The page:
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What Is A Search Engine?

Search Engine Defined

A search engine is a mechanism for locating information on the World Wide Web (WWW) by allowing a user to enter queries. The program responds with a list of matches from its database. A relevancy score for each match and a hyperlink to the URL are usually returned. Each search engine uses a different method to determine which sites to list first when you do a search, which is why results can vary so greatly. Search engines create a database of sites using robots which are referred to as spiders, which are indexing programs that search for keywords within a title or text of a web site. You can search the database by entering words or phrases and the search engine returns a list of hits that matches your request. Factors that influence results include the size of the database, frequency of updating, the research capabilities of the robots and the options of a given search engine. Because the Internet is always growing and the fact that each search engine has different capabilities, performing the same search using different search engines will often give you a huge array of results.



Closely related to a search engine, a directory is a hierarchically organized index that allow the user to browse through lists of web sites by category or subject. They are selective databases compiled by human indexers who regularly review the WWW and categorize new web sites.  The top level of a directory's hierarchy provides a broad range of very general topics such as art, computers, entertainment, etc.  Each of these broad topics are hyperlinks to more specific topics, such as graphical ( a form of art), Macintosh (a type of computer), movies (a form of entertainment), etc.  By simply clicking on the category for the topic in which you are interested, you continue to move down through the hierarchy, selecting subcategories and narrowing the search at each level, until you are presented with a list of hyperlinks that pertain to your topic.  Yahoo is an example of a directory.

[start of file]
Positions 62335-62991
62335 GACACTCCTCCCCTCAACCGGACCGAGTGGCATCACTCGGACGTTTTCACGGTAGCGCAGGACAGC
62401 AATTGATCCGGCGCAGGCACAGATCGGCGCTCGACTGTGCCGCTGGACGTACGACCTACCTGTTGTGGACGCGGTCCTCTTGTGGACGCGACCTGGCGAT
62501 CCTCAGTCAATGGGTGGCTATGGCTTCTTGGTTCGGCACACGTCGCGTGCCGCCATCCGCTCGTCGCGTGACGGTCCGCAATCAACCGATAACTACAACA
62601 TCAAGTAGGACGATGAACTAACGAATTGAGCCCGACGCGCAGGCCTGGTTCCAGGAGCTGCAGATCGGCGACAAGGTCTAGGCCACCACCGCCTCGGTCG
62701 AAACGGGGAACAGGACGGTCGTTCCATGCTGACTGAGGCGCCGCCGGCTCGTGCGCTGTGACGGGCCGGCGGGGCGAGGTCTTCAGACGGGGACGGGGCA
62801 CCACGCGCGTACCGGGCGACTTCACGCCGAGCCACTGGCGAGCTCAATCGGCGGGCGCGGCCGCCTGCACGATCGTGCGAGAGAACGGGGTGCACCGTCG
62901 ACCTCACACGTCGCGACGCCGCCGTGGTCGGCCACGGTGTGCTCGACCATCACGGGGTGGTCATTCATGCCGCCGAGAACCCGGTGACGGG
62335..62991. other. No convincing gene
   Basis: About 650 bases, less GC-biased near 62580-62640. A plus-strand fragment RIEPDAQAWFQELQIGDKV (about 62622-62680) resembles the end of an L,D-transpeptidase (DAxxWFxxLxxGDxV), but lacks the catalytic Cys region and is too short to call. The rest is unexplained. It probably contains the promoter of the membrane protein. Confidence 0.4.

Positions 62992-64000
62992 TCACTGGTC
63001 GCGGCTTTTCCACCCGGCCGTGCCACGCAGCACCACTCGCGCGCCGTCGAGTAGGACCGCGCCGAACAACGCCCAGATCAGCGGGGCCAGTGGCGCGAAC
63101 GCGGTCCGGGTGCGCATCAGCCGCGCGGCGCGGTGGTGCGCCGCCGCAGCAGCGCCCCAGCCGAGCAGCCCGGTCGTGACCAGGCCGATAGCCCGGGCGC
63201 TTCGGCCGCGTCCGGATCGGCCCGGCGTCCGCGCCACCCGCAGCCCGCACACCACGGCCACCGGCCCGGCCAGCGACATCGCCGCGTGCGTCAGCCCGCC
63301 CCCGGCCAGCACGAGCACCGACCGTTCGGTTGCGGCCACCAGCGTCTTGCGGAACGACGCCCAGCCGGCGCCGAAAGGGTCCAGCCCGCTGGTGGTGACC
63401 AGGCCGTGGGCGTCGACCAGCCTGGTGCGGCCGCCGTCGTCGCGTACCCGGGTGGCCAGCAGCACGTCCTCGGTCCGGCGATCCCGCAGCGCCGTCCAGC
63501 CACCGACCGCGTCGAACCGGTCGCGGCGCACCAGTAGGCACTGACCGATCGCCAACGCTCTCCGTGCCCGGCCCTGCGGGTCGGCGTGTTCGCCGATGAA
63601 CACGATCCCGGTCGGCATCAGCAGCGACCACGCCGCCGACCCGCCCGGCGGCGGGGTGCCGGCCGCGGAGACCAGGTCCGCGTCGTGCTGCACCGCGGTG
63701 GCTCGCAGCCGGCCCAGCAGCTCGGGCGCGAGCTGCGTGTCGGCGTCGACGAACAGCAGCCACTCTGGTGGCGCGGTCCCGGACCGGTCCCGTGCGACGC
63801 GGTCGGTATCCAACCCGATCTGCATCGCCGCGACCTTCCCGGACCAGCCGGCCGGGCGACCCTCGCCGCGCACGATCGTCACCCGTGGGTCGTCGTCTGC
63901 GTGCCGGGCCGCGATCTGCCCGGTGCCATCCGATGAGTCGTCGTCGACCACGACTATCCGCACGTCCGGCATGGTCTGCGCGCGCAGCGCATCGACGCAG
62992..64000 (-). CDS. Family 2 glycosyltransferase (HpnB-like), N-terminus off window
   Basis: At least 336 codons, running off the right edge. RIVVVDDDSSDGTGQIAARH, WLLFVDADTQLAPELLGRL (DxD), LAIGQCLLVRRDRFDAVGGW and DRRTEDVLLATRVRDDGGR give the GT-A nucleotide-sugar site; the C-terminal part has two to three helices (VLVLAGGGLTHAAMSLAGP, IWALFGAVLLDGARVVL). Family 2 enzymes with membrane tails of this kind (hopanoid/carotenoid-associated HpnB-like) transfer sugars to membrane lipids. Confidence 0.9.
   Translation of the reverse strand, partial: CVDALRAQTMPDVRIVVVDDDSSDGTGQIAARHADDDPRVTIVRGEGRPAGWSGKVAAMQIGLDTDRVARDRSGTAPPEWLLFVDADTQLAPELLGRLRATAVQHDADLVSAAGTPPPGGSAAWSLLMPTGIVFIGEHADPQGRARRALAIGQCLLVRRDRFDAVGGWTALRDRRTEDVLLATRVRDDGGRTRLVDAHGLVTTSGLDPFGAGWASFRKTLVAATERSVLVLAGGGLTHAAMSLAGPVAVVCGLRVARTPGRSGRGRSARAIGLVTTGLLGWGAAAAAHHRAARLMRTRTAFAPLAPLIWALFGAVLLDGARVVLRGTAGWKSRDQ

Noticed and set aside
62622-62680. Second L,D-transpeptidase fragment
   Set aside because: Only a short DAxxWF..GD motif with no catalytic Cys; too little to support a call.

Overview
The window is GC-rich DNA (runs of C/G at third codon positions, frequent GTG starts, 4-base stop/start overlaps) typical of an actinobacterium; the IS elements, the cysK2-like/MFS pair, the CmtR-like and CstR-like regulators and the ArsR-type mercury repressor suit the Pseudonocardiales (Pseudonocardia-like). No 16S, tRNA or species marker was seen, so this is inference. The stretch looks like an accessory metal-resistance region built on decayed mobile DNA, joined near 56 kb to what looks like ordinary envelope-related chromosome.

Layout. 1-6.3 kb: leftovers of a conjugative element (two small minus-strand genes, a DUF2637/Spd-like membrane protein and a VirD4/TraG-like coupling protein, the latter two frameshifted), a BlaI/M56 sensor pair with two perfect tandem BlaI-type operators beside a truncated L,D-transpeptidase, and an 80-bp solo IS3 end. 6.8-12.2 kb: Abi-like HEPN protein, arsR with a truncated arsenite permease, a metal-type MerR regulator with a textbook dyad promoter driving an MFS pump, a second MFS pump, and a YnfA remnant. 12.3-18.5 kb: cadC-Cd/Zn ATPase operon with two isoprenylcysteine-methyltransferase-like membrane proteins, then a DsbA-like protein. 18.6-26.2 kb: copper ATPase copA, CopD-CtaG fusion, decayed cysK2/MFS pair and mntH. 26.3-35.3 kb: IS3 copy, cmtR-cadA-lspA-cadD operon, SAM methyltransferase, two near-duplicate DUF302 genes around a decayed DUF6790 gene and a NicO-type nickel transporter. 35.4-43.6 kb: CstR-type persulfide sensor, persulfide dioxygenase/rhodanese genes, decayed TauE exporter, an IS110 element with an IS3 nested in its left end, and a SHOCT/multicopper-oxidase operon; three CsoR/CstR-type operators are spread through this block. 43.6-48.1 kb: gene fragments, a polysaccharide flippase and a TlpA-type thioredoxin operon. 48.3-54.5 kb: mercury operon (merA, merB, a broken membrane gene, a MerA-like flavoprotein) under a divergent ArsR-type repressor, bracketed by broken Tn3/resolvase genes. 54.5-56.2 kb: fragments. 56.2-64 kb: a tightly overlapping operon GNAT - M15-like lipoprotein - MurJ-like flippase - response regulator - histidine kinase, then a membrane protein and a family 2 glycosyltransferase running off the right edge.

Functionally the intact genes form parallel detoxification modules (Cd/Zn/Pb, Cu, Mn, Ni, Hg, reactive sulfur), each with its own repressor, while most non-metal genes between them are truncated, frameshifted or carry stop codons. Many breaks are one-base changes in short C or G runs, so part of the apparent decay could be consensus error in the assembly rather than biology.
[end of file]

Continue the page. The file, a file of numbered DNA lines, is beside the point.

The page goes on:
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Technical Terminology Of Search Engines
Boolean Expressions/Queries Mathmatical expressions used in a search query to help narrow a broad topic.  They use the operators AND (+), OR, and NOT (-). 
Query Syntax A set of rules describing what makes up a legal query.  On some search engines, special symbols may be used in a query.
Query Information entered into a form on a search engine's Web page that describes the information being sought.  Note that a query is not usually phrased as a question.
Hyperlink Text and/or graphics on a Web page that will cause the browser to retrieve and display another Web page or graphic.
Hit A URL that a search engine returns in response to a query.-
Match A synonym for hit.
Metasearch Engine A search tool that calls on more than one other search engine to do the actual searching simultaneously.  Also referred to as All-In-One-Search Engine.
Relevancy Score A value that indicates how close a match a URL was to a query; usually expressed as a value from 1 to 100 (in percentage %), with the higher score meaning more relevant.
Evaluator The function that assigns relevancy scores to the information retrieved.
Gatherer The indexer (human) or program (robot) that transverses the WWW collecting information about web pages.
Indexer The human or function (program, robot) that categorizes the data obtained by the gatherer. 
URL Uniform Resource Locator:  aka..A web page address such as,


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Description Of Some Popular Search Engines & Tips


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A combination of a search engine and directory service.  Contains a section with links to Frequently Asked Questions (FAQ's), email addresses, current news and company listings. 

  • Use commas (,) to separate phrases
  • Hypenate words that need to be next to each other